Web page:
Research laboratories

Tuesday, 7 May 13:00 – 15:00
Podewil (Mitte)

Insights into the research laboratories 2019

Two artists’ collectives each spent one week researching a staging idea. On Tuesday, the artists share their interim results and host a discussion with the audience participants. Depending on the state of their research, the groups will either show a sketch of up to 20 minutes or tell about their process.

Laboratory 1: Cubic Sound – Music Theater for the Very Young

Following its origins in the research laboratories for music theater in 2017, one collective continues to explore this field. Florian Bergmann, Benedikt Bindewald, and Minouche Petrusch have been working together for two years. Their production »Sound Square« (dt. »Klangquadrat«) has been invited to The festival for young audiences Augenblick mal!. »Sound Square« was an experimental arrangement that radically reduced the scenic and musical material. Starting with nine colored plates and nine notes of the major scale, the artists invented their own sound symbol system. This triggered an exploration of the relationship between the elements of music/composition, scene/acting and narration. In this laboratory, the trio has set itself the task of working with a set and using music as a primary aesthetic means again. However, this time the composers, who come from New Music, want to expand their musical instrumentation and take off from first compositions, which are harmonically based on a circle of major thirds. Moving from there, in this context, they will investigate the whole-tone scale, augmented triads and other elements.

Laboratory 2: UNDO II

The other laboratory – with Lola Agostini, Felix Ofosu Dompreh, Coco Ramatou Gregor, and Janne Gregor – investigates the improvisational, dancing and musical possibilities that arise when a trained dancer, who knows and consciously uses her body, meets a child who is curiously just getting to know her body. Through improvisation, imitation and movement, the laboratory investigates the effects on the dancer and the musician when they enter into a resonant, interactive relationship with the child and allow themselves to be addressed and inspired by her movements. How can the musician translate the child's movements rhythmically? How can the dancer transport them?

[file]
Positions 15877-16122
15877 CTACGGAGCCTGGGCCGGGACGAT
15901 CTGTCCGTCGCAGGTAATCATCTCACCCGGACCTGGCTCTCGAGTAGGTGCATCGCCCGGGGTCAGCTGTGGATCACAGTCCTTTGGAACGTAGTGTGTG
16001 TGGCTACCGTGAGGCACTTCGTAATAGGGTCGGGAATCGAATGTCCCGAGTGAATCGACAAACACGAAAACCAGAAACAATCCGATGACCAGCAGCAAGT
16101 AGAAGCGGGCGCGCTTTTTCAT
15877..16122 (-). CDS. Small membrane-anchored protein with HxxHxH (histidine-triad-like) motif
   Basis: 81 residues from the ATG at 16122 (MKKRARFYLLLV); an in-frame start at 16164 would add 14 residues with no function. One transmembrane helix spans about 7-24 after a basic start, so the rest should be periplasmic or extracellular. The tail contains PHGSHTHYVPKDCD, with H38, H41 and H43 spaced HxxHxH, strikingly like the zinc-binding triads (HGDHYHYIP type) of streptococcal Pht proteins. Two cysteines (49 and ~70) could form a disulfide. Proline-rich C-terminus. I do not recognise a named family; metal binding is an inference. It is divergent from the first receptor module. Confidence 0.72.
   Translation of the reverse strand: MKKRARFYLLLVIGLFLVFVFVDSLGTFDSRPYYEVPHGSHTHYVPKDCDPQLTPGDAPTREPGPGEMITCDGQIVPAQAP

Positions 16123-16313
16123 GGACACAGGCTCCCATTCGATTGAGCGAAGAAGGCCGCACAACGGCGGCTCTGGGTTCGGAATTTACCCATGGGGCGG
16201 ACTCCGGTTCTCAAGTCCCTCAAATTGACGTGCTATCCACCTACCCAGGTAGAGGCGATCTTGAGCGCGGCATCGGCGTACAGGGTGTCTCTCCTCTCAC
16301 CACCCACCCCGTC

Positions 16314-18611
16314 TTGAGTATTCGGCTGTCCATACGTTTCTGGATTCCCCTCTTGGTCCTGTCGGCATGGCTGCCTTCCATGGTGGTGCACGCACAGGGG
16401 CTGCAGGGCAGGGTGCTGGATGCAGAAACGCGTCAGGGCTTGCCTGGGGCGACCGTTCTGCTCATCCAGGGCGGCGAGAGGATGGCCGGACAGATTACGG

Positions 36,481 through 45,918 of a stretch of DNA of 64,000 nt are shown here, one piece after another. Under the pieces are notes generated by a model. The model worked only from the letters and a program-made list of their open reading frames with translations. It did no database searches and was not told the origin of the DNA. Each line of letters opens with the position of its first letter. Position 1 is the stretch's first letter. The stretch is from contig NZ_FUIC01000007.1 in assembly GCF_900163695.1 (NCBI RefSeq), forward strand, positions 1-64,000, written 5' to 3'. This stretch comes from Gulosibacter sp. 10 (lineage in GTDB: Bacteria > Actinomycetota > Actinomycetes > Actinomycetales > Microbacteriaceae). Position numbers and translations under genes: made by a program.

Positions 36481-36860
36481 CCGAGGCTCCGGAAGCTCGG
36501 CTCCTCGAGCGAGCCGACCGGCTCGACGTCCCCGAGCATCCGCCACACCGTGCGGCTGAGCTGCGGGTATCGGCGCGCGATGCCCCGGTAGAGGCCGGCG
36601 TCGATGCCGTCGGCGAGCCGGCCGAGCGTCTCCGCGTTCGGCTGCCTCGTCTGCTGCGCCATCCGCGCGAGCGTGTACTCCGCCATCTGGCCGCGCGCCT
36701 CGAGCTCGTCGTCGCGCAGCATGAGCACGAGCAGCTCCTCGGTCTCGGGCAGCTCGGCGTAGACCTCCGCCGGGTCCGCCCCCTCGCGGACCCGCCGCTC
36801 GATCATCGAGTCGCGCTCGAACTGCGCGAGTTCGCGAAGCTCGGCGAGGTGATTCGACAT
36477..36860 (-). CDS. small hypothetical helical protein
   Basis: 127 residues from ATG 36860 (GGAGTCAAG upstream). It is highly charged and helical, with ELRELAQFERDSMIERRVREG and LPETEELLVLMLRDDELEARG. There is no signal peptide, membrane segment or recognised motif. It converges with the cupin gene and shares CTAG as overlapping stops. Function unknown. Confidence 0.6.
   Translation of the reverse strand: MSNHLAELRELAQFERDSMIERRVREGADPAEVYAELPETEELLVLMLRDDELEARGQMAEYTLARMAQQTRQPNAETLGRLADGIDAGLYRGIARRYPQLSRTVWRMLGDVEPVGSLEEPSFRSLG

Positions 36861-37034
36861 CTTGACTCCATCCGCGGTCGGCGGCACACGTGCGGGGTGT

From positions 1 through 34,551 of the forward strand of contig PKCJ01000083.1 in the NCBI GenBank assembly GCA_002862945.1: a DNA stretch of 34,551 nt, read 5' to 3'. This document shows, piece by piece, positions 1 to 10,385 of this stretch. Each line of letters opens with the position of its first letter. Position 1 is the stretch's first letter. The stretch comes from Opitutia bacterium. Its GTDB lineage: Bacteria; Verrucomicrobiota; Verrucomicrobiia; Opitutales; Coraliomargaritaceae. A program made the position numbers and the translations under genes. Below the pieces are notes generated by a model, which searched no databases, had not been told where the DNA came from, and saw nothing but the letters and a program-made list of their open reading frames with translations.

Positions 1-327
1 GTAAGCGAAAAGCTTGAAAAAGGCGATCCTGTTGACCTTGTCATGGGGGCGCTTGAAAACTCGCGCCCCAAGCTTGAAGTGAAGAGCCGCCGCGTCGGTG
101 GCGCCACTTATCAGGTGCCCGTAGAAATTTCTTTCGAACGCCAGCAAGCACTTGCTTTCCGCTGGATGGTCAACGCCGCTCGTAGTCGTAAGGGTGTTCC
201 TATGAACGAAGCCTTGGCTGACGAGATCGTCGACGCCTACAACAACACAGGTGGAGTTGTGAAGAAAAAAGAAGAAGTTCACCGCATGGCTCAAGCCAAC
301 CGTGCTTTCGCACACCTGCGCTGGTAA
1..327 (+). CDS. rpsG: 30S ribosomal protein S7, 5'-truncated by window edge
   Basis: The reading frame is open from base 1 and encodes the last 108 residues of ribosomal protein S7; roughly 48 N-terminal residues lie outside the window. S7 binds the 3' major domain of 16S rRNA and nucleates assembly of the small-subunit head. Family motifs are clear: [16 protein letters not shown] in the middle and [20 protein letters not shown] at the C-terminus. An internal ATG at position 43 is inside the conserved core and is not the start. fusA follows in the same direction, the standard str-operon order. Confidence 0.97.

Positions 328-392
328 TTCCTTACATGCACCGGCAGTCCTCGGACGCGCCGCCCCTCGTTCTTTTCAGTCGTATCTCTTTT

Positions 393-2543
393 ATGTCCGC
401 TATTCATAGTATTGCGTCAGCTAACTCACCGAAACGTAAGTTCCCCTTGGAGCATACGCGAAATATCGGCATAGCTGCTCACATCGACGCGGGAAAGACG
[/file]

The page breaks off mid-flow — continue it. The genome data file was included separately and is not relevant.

The idea is based on research and showings developed by Janne Gregor in 2015 /16.The child who was then a baby has gained mobility and cognitive abilities, and society has also left its mark: learned behavioral and movement patterns have grown evident. From her baby dance partner role, she has now become an active initiator.
During the rehearsals, the child can enter into the dance context with her own ideas, so that an exchange develops. The child may be present live at showings, but this is not mandatory.